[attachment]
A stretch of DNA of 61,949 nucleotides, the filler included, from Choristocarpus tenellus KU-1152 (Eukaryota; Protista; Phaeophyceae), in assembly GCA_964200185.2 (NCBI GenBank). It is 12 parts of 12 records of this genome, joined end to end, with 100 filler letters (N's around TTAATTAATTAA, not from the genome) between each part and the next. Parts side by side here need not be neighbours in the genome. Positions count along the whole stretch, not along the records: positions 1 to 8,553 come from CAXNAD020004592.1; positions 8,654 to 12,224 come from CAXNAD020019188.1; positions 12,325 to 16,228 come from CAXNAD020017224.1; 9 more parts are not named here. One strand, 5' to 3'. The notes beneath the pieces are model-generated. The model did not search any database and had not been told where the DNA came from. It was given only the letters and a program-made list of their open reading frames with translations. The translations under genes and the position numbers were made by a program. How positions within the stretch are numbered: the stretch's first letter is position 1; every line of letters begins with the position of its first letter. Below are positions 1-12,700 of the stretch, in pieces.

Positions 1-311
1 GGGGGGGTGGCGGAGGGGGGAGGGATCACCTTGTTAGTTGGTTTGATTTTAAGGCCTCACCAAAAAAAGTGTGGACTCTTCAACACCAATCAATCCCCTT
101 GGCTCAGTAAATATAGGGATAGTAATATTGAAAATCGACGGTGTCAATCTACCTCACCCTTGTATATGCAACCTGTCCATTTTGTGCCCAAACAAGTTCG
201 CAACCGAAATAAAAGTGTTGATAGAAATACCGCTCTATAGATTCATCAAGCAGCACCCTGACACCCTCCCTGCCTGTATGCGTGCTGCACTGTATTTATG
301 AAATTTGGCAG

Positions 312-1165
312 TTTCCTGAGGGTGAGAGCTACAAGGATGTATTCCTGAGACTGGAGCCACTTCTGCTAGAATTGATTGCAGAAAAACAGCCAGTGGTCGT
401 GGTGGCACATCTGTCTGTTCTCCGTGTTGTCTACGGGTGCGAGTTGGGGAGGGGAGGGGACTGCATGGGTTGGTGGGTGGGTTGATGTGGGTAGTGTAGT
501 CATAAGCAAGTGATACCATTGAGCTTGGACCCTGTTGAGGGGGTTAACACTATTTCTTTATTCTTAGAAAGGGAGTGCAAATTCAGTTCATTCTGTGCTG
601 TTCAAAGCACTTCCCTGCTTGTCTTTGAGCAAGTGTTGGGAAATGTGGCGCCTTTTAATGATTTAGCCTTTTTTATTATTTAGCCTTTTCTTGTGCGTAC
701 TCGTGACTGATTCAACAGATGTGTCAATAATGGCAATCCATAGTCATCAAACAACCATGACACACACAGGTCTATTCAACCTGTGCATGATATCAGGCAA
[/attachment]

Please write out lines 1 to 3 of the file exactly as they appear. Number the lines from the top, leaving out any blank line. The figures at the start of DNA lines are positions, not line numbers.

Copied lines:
A stretch of DNA of 61,949 nucleotides, the filler included, from Choristocarpus tenellus KU-1152 (Eukaryota; Protista; Phaeophyceae), in assembly GCA_964200185.2 (NCBI GenBank). It is 12 parts of 12 records of this genome, joined end to end, with 100 filler letters (N's around TTAATTAATTAA, not from the genome) between each part and the next. Parts side by side here need not be neighbours in the genome. Positions count along the whole stretch, not along the records: positions 1 to 8,553 come from CAXNAD020004592.1; positions 8,654 to 12,224 come from CAXNAD020019188.1; positions 12,325 to 16,228 come from CAXNAD020017224.1; 9 more parts are not named here. One strand, 5' to 3'. The notes beneath the pieces are model-generated. The model did not search any database and had not been told where the DNA came from. It was given only the letters and a program-made list of their open reading frames with translations. The translations under genes and the position numbers were made by a program. How positions within the stretch are numbered: the stretch's first letter is position 1; every line of letters begins with the position of its first letter. Below are positions 1-12,700 of the stretch, in pieces.

Positions 1-311
1 GGGGGGGTGGCGGAGGGGGGAGGGATCACCTTGTTAGTTGGTTTGATTTTAAGGCCTCACCAAAAAAAGTGTGGACTCTTCAACACCAATCAATCCCCTT